One-quarter of people taking niacin and statins as part of a four-year-long heart study dropped out early, often for medical reasons tied to niacin's side effects, a new study suggests.
Previous research hinted that niacin could boost HDL ("good") cholesterol levels, but it was unclear whether the B-vitamin would improve heart health. The full data from the new study, which included 25,000 people in Europe and China, are being presented next month at the American College of Cardiology annual meeting in San Francisco.
The trial already led Merck to pull its niacin-based cholesterol drug Tredaptive from the market last month, when it was determined that its heart-related benefits didn't outweigh its risks.
The current analysis details participants' side effects and reasons for leaving that trial, and finds that itching and rashes, indigestion and muscle problems were all common among those taking the niacin-statin combination.
"There's been a lot of interest in trying to find therapies to raise HDL," said Dr. Erin Michos, a cardiologist at the Johns Hopkins School of Medicine in Baltimore.
"Unfortunately I think there's a growing body of evidence that's going to put the nail in the coffin for niacin," Michos, who wasn't involved in the new research, told Reuters Health.
Before starting the trial, Jane Armitage from the University of Oxford, UK, and her colleagues gave about 38,000 potential participants niacin and laropiprant - which is known to decrease skin flushing, a side effect of niacin - to make sure they could tolerate the combination.
One-third of those people opted not to enter the trial, most for medical reasons including itchy skin and rashes or stomach or muscle problems. Sixty-nine of them had a serious reaction to niacin, including 29 who developed the muscle fiber condition myopathy.
About 25,000 people continued on to the trial, where they were randomly assigned to take niacin and laropiprant - marketed as Tredaptive - in combination with a statin or statins and vitamin-free placebo pills.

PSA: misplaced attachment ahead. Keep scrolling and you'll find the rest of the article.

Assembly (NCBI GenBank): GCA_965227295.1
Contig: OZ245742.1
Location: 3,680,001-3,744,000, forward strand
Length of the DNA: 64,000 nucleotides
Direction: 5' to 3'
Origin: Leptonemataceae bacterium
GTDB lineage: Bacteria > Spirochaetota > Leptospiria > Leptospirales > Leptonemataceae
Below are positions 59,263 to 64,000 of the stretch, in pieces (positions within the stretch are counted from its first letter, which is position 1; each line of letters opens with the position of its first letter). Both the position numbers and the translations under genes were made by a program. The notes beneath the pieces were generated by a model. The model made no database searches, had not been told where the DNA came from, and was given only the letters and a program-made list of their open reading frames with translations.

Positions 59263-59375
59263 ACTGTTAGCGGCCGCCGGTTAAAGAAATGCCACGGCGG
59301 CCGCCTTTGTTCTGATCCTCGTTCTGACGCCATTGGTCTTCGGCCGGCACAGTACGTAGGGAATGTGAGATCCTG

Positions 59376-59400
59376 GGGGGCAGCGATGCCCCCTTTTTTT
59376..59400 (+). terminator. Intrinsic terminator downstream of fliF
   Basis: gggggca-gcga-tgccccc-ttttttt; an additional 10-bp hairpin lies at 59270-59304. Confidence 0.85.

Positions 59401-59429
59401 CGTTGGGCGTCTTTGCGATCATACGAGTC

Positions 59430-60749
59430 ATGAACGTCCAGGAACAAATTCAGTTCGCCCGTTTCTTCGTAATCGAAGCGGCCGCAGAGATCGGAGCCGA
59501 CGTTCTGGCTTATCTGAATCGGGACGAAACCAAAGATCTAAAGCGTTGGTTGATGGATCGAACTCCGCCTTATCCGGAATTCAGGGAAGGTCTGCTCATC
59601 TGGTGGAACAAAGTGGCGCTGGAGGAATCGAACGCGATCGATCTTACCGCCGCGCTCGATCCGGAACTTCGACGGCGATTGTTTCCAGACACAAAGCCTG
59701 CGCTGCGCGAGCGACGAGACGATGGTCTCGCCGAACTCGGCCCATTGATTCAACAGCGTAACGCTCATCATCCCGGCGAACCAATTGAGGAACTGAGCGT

Over the next four years, 25 percent of participants in the niacin group withdrew from the study, compared to less than 17 percent in the placebo group. Again, reasons for stopping early were often tied to skin, stomach and muscle side effects, Armitage and her colleagues wrote in the European Heart Journal.
Their study was funded by a grant from Merck, which also sells the statin used in the trial.
Merck announced January 11 it was recalling Tredaptive, which was marketed to raise HDL levels. The drug had not been approved in the United States, but was sold in about 40 countries.
Michos pointed out that most people in the new study had their LDL ("bad") cholesterol levels under control before starting on niacin.
For those people, "I would not recommend it at this time," she said. "I think there's no role for adding niacin just to increase the HDL."
Dr. William Boden, chief of medicine at the Samuel S. Stratton VA Medical Center in Albany, New York, urged a cautious interpretation of the findings, however.
His own research on statins and niacin, without laropiprant, didn't show the same high rate of side effects. That work was done for Abbott on its niacin product Niaspan.
"I continue to be baffled as to how the investigators can be so certain that this is niacin-related," Boden, also from Albany Medical College, told Reuters Health. "We cannot simply, in my opinion, implicate one component of a combination drug over the other component" - in this case, laropiprant.
Standard niacin can be bought over-the-counter for about $15 per month.
Michos said it's possible laropiprant offset the possible benefits of niacin.
Although neither Boden's own research nor the new trial seemed to show a benefit with niacin, he said certain people - such as those who can't take statins or don't get better on the maximum doses - shouldn't necessarily give up on the vitamin.
"I think it would be ill-advised for patients to throw the baby out with the bathwater and abandon ship with niacin," Boden said.